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Flashback: The Commodore 64 In Pictures

Inkjet Printer MPS 1270

The print quality from the Commodore MPS 1270 was lousy, even for its time. Dot-matrix printers from HP made better alternatives for many Commodore owners, though they too were pretty pricey.

MPS 1270 Inkjet Printer

The Commodore MPS 1270 inkjet printer worked through a typical Centronics printer interface (upper right). This also allowed this device to work with a conventional PC via a standard 25-pin parallel port.

MPS 1270 Inkjet Printer

The paper feed for the Commodore MP 1270 (A) inkjet printer was near the front/bottom of the device.

Expansion Module: Action Replay MK VI

By the end of the 1980s, more and more cartridges became available for the Commodore 64. This particular cartridge, the Action Replay MK VI, was aimed at hard-core gamers, who might want to save games in progress, or turn off particular sprites within some games.

Expansion Module Action Replay MK VI

The Action Replay MK VI cartridge cost up to 200 DM ($100) when it made its market debut.

Action Replay MK VI Packaging

Here's a shot of the original box for the Action Replay MK VI.

Diskette Notcher/Punch

Anybody who remembers the C64 will recognize this tool. A disk notcher enabled users to turn single-sided 5.25" floppies into double-sided "flippies" that could store files on both sides of the media.

Diskette Notches

You didn't really need a special-purpose diskette notcher to do this job. A regular pair of scissors would also suffice.

Original Commodore C64 User Manual (In German)

For the vast majority of Commodore C64 owners this manual didn't provide anywhere near enough information. Though the original book included fundamentals of BASIC programming and some device information, it was too sketchy to do users a whole lot of good.

The Graphical Environment Operating System (GEOS)

Way ahead of its time: at the end of 1986, every Commodore C64C shipped with a copy of version 1.2 of the graphical operating system GEOS. Its user interface included applications such as GeoWrite (for text processing) and GeoPaint (for graphics and image editing), that looked and worked much like similar Macintosh programs of the day.

  • BallistaMan
    I thoroughly enjoyed this article. 'Twas a great read for all the "newbies" like me who can't remember much beyond when CPUs were around the 100MHz range.

    It's amusing that people were actually quite productive with these things. I know I could never do it. xD
  • A nice blast from the past, remembering all the hours wasted doing nothing but rebooting and playing with 10 print... 20 goto 10... etc :)

  • neiroatopelcc
    Last month I found an old C64 magazine dated februar 1989 in a pile of stuff at home, and I started browsing some of it. It's funny to see that nothing much has really changed since then - except for speed.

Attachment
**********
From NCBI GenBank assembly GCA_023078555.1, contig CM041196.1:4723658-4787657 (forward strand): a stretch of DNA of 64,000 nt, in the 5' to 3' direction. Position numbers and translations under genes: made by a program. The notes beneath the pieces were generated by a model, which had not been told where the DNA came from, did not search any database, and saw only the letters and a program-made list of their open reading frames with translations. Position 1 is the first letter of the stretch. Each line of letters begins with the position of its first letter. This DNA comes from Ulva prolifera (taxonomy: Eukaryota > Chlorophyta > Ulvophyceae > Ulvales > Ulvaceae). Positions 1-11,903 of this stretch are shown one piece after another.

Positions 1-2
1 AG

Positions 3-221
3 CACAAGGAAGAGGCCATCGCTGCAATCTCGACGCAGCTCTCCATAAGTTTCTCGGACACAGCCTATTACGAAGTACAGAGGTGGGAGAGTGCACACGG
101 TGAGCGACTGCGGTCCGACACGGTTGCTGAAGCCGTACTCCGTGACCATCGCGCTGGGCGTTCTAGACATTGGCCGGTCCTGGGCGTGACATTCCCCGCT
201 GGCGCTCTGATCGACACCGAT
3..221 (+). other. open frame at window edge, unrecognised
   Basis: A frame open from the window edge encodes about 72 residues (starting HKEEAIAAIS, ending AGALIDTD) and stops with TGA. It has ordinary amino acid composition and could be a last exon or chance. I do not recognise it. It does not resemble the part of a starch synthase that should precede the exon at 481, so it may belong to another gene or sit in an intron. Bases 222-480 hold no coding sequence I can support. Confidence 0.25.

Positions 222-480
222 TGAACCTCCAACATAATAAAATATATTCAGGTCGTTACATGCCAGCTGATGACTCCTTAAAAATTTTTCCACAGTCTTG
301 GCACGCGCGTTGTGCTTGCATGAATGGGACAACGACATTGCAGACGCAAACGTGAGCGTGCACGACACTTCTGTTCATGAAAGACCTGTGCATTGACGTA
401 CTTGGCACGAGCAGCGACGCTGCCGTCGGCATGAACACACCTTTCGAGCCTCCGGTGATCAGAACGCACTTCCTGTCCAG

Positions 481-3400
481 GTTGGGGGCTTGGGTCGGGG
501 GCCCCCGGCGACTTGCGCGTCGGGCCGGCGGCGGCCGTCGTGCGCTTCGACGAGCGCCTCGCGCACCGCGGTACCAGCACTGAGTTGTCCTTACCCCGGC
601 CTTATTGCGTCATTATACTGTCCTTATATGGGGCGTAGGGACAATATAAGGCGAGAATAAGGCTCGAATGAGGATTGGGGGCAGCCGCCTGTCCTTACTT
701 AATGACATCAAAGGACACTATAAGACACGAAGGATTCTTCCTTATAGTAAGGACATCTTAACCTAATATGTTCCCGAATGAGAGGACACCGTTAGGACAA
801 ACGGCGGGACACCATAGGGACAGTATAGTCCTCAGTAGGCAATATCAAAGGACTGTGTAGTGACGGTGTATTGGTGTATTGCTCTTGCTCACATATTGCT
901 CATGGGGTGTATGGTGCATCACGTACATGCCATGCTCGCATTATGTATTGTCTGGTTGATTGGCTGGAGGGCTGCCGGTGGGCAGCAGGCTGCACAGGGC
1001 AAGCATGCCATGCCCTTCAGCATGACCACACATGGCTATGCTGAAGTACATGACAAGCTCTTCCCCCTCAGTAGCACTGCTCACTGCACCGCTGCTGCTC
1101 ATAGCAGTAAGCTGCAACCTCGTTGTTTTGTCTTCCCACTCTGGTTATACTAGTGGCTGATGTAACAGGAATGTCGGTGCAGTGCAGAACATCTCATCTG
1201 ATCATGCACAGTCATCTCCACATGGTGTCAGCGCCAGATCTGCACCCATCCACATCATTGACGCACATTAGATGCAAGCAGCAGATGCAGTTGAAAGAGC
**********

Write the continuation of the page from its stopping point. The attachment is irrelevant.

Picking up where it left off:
The cdrom drive has existed since 86, and since 87 or 88 you could get an adapter for your c64 so you could use an audio cd to load software the same way you use your tape ... also I was surprised that a 30mb seagate harddrive only cost 500DM - I would've expected more considering I hadn't even heard of a harddrive at the time. And 30mb was afterall massive compared to the storage on a 5,25" floppy.

    Nice lookback to the old stuff though :)
  • oh the days of the fast hackem' cartridge...... (the red one)
  • arkadi
    Grate article,
    I am sure if i look hard, I will find mine some ware.
    To bad no benchmarks lol
  • Wow lots of memories there loved the article. Back in the day i liked the Atari systems.(i miss those for some reason)
    I remember spending two days on a program inputting all that code for a frog that went beep and waived its arms.
    But that was my dads computer my first was an 8088(my first intel pc)from there was a 386sx 16mhz with turbo 1mb ram a 45mb hard drive, brand new vga monitor and the state of the art sound blaster(with Dr. spatso) anyone remember that.
  • loftie
    Ahh this brings back some memories! We had two C64s - the sound went on the first one :( I just remember playing Wizard of Wor, Crystals of Zong and CJ's Elephant antics.

    No overclocking? ^^
  • LightWeightX
    I had a C128 and a C64. My first "IT" job was repairing C= computers. I also ran a C-Net BBS. Ah the memories, single sided floppies,300 baud, typing in programs from magazines, 5 minute load times, life was simple.
  • TechDicky
    C64? No sir... had a couple of friends with them... Me and my old man, where hardcore Trash-80 guys... had the original grey one and then later a CoCo (Color Computer) II. He was a hardware guy. piggy backed memory to make it double what RadioShack offered. Made a cartridge with an eeprom and a thumb switch so that we could dump cartridges to audio cassette and then reload the "backups" anytime we wanted, to the eeprom cartridge and then run it from there... hah, must have taken like 30 minutes to load from audio cassette. At the time I was mostly just playing with the software side. Writing programs in Basic, etc... at first text only, then I learned to do graphics (if you would endulge me and let me call them graphics). Those were the days... I still have a "Hot CoCo" magazine somewhere... and a "Radio-Electronics" magazine with a TRS-80 grey box 4k of memory I think... advertised for something like $800... hah, to think...
  • jcknouse
    the original (tan box, dark brown keys) C-64 was my first real computer. I still have both a working C-64 and C-64 C, as well as 3 1541 floppy drives and a 1702 monitor and tons of 5.25" disks (of which 90% probably don't work now due lol).

    I loved the thing, and bought an interface a while back to hook it to a PC so that I can burn all the C-64 software I have (that still works) to CD and can re-claim it anytime I want.

    I miss the days of Karateka, Temple of Aphsai, Pirates, Zork, and...ah yes...GEOS.